Europe’s largest nuclear plant in Ukraine narrowly avoided a catastrophic meltdown after Putin launched a devastating hypersonic missile blitz on the nation.
The Zaporizhzhya Nuclear Plant (ZNPP) has now been reconnected to the grid after it had lost all external power supplies and relied on diesel generators to survive the disaster.
A barrage of Russian missiles – including six deadly Kinzhal hypersonic ballistic missiles – were fired at various regions of Ukraine.
The Russian Defense Ministry confirmed that the “massive retaliatory strike” includes the Kinjal, which can be loaded with up to 1,000 pounds of explosives or even a nuclear warhead.
The Ukrainian military said a total of 81 missiles and eight drones were fired during the morning attacks – the biggest in weeks.
People woke up to the terrifying sound of an air raid warning as explosives rained down on the streets.
Moscow said it launched the blitz last week in retaliation for Kiev’s pumped-up “terrorist attack” near the border.
Last Thursday Moscow made the bizarre claim that Ukrainian saboteurs had stormed the border and taken hostages in the Bryansk region.
The Russian Defense Ministry said in a statement: “High-precision long-range air, sea and land-based weapons, including the Kinzhal hypersonic missile system, key elements of Ukraine’s military infrastructure, military-industrial complex enterprises, as well as energy facilities who serve him.”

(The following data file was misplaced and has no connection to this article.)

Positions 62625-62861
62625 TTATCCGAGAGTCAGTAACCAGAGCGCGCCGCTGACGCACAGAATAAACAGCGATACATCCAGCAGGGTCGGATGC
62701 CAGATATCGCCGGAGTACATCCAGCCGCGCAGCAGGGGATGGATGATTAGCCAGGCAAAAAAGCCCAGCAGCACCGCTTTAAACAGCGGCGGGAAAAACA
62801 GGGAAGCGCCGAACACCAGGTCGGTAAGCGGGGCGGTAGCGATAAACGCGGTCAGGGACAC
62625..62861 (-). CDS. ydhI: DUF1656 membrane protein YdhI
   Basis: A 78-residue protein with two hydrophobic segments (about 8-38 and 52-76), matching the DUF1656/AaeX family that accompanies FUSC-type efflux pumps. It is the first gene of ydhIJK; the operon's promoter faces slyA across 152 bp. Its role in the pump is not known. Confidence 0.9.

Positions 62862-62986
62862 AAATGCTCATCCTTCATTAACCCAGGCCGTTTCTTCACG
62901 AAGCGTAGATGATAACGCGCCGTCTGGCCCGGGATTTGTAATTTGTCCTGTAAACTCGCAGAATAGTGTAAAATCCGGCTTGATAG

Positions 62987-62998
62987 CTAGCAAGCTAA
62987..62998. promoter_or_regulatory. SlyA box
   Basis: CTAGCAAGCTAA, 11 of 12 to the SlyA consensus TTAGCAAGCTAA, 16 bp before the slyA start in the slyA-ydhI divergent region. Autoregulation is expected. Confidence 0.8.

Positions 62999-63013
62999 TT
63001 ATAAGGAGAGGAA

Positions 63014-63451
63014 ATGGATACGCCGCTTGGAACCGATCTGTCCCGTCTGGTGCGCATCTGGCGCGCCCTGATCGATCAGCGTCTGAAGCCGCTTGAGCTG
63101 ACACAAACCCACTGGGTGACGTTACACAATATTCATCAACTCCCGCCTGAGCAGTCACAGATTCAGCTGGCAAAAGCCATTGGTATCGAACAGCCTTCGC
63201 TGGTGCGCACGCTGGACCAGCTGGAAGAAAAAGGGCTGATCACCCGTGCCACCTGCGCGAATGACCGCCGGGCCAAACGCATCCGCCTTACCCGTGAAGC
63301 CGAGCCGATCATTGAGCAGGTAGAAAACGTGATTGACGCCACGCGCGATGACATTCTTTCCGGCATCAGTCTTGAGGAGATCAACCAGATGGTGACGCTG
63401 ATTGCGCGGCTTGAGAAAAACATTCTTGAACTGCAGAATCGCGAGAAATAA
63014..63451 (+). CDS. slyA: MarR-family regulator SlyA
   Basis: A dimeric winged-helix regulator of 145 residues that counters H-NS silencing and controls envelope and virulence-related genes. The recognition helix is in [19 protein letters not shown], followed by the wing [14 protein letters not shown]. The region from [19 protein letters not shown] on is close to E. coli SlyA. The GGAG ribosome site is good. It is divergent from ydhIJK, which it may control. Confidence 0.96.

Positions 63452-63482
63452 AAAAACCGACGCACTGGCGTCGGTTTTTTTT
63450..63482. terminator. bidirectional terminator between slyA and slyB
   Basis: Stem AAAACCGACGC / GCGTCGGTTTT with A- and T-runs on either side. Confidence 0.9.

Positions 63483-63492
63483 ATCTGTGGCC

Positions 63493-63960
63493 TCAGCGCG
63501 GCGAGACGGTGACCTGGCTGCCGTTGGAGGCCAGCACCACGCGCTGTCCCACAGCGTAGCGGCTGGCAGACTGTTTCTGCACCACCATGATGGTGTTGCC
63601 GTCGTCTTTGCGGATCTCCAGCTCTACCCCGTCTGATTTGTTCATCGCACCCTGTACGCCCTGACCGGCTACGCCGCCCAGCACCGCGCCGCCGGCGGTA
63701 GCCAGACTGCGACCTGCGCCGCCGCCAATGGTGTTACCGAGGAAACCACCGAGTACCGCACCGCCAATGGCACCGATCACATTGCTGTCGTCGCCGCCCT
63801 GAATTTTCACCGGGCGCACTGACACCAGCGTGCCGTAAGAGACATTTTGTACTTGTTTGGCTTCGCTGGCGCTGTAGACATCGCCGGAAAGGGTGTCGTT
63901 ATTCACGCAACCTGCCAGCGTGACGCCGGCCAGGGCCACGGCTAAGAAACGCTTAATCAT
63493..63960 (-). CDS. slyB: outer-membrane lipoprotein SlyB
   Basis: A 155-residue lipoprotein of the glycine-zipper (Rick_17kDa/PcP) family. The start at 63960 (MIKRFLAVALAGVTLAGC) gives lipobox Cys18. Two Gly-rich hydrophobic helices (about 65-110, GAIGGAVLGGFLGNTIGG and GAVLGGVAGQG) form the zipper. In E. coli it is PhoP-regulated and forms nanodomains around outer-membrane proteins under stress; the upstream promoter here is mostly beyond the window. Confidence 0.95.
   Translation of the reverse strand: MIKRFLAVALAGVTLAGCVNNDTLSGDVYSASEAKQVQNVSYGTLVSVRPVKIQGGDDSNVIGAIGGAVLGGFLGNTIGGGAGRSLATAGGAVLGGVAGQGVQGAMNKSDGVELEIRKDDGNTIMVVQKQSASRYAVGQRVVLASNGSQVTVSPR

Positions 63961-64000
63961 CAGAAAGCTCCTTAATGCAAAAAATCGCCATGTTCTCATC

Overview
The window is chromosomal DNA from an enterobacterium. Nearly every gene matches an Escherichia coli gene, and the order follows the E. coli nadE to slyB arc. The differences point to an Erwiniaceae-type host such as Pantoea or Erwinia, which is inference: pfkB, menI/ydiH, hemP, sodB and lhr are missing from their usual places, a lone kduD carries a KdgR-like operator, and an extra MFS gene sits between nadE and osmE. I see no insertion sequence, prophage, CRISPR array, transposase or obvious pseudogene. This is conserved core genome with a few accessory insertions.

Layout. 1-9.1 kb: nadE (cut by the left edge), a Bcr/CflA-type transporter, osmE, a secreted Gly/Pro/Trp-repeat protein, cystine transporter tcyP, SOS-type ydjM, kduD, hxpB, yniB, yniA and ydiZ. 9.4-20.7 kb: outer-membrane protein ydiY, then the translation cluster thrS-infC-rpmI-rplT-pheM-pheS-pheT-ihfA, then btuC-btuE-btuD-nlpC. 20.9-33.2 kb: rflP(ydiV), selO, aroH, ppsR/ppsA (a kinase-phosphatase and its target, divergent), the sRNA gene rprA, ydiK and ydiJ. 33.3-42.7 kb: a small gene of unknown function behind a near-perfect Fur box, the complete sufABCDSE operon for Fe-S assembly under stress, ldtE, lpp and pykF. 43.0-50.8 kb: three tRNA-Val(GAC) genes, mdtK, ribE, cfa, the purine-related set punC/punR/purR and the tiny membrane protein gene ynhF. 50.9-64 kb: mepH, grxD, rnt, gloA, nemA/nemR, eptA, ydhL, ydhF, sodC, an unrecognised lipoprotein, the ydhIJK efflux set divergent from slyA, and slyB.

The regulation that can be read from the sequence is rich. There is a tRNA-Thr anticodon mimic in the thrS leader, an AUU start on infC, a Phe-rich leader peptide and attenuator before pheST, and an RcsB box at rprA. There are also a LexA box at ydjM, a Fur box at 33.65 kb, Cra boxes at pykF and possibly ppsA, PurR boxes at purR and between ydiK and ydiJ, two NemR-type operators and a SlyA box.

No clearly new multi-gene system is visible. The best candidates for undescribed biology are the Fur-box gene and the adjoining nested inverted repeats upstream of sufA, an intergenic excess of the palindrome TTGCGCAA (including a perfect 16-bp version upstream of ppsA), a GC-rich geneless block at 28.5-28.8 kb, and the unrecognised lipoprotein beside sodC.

It claimed that the target was met and that “all specified objects have been hit.”
Some of the missiles appear to have been fired from the Black Sea, the Sea of Azov, the Caspian Sea and Moldovan airspace.
Ukraine’s Commander-in-Chief Valery Zaluzny said the air defense shot down about 34 Russian cruise missiles from various positions.
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Spokesman Colonel Yuri Ihnat said Russia used a variety of aircraft and ships to hurl “a broad spectrum of weapons” at the war-torn country.
He said: “I don’t remember multiple Kinjal missiles being launched simultaneously during this war.
“The enemy does not have a very high number of these missiles, we are talking about dozens. The enemy has also launched six Kh-22 missiles of the most destructive capacity.